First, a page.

I wanted to deck the poor kid, but instead, I tried my best to make her understand that the past should NEVER be “gotten over,” and indeed, needs to be remembered vividly and accurately.  She looked at me quizzically as I described what women my age had to tolerate from society and what women had sacrificed to make sure that she could get whatever job she wanted, be better paid, and have legal recourse for issues in her life that we didn’t have 50 years ago.

I tried to make her understand that discrimination was discrimination regardless of the genre:  gender, race, religion, sexual preference, or citizen status.  I pointed out that repression was unforgivable, and being ignorant of or forgetting that people died and suffered for the freedoms we have right now is unacceptable.

I hope she remembers what I said, because our history is not something we have to “get over already.”  It is something we need to hang onto for dear life, so we don’t get sucked into repeating its atrocities.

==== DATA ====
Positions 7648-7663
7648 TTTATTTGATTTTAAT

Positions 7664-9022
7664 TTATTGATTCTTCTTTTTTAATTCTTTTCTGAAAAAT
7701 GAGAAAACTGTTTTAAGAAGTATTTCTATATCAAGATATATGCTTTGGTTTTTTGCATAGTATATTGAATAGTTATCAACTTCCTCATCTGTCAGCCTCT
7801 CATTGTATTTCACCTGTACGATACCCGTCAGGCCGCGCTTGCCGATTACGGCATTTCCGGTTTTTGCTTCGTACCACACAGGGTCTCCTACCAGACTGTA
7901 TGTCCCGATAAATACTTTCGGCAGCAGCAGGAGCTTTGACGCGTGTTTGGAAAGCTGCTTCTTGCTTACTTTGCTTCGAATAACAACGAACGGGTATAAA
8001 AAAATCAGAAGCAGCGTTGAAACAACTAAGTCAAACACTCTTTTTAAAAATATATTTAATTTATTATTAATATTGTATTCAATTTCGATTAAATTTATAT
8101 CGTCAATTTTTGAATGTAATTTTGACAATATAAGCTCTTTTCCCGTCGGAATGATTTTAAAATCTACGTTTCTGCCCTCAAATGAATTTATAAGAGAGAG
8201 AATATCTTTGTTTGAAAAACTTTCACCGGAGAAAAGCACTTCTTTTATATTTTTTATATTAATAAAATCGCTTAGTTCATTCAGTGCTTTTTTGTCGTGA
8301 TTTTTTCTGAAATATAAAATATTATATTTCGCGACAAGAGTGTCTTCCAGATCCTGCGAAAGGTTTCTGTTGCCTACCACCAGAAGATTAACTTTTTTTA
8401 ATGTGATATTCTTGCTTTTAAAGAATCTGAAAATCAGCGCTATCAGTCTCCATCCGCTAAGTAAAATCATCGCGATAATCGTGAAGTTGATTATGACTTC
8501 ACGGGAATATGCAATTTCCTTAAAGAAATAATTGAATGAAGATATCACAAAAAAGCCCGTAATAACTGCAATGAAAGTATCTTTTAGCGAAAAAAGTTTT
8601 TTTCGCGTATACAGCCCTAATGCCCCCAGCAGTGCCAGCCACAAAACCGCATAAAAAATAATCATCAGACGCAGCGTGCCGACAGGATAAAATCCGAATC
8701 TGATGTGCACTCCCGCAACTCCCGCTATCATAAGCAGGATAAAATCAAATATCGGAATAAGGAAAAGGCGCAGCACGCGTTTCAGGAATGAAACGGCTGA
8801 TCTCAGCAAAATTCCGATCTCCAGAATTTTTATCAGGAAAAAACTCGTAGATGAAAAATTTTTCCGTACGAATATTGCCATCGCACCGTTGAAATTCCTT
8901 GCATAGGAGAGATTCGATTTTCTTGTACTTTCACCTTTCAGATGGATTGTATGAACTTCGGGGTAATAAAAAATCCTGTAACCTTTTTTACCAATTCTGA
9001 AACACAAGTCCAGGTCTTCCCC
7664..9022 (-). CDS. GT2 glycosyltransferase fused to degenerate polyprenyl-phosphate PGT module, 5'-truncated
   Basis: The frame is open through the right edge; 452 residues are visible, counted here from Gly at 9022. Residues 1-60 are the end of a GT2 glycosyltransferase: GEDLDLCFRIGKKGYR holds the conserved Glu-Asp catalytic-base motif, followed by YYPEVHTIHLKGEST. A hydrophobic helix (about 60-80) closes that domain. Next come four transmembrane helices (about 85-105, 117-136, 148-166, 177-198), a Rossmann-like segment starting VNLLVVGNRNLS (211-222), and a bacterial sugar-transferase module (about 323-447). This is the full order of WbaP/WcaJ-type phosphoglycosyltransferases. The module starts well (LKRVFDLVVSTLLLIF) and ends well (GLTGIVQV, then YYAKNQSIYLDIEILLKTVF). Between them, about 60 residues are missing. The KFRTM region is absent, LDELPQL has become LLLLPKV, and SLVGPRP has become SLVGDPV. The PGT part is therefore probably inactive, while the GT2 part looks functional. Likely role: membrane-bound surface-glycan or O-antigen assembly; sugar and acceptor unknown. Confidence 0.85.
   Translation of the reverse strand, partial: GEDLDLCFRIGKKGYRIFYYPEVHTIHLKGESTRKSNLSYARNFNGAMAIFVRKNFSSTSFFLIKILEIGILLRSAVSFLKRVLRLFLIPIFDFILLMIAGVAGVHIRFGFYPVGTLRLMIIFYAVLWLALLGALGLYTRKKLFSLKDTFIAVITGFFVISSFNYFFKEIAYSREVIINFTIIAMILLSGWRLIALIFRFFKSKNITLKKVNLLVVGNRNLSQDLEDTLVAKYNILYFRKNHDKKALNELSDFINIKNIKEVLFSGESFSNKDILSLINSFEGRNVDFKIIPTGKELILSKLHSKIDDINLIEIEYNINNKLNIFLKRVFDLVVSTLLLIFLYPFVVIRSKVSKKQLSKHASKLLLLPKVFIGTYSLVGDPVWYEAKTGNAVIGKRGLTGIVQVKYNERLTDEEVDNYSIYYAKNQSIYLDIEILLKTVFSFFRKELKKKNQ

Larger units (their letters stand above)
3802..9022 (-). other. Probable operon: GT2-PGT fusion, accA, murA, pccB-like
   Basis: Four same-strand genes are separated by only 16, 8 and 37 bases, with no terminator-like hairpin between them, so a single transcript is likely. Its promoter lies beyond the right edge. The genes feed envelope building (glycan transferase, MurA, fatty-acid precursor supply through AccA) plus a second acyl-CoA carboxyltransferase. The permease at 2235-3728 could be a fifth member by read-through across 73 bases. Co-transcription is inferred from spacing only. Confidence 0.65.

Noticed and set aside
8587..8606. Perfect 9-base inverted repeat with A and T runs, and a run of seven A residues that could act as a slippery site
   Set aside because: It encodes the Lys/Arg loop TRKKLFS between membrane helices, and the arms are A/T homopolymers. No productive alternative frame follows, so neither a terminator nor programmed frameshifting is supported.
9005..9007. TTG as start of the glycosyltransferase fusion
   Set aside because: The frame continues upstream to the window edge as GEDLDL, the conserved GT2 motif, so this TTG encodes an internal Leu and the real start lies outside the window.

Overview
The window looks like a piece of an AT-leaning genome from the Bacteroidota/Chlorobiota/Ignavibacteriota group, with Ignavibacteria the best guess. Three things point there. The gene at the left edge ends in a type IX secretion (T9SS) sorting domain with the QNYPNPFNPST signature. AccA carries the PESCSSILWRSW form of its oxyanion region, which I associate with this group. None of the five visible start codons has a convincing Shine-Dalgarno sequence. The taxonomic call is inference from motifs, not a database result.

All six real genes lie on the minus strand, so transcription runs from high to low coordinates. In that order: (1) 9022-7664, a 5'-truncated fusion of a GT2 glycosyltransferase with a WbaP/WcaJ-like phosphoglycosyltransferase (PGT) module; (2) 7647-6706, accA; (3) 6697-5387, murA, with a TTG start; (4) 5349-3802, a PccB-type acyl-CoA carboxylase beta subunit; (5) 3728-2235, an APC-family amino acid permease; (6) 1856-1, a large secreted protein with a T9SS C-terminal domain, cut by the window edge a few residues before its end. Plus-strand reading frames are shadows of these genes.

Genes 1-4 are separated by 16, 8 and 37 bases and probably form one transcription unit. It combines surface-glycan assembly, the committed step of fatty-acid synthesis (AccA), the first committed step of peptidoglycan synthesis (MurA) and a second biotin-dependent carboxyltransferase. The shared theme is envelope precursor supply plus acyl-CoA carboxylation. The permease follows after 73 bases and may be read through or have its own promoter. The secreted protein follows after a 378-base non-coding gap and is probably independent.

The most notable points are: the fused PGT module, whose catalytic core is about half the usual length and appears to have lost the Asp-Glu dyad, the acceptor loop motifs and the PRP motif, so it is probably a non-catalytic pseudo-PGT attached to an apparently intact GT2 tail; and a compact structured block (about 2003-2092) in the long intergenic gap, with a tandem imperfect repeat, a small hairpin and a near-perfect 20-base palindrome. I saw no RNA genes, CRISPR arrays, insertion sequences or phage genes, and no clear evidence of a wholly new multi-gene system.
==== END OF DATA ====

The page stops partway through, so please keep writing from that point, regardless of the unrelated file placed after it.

Friday, September 11, 2015

An attempt to keep myself far, so good

In the 12 days since I returned from Middle Bass Island, I have managed to increase the word count in the novel by 8,000 words.  I was shooting for 500 words/day, but although I have skipped a day here and there, I am averaging 667 words/day.  My goal is to hit the total word count by the end of September, then give it to a few of my “readers with red pens” to see what they can find and to offer me their suggestions.  Once corrections have been made, and all suggestions taken under advisement, I’ll ship the manuscript off to Liz Petry for a once over.  In spite of the fact that I am neither Jane Austen nor Tony Hillerman, I am certain she will read it with a critical editor’s eye.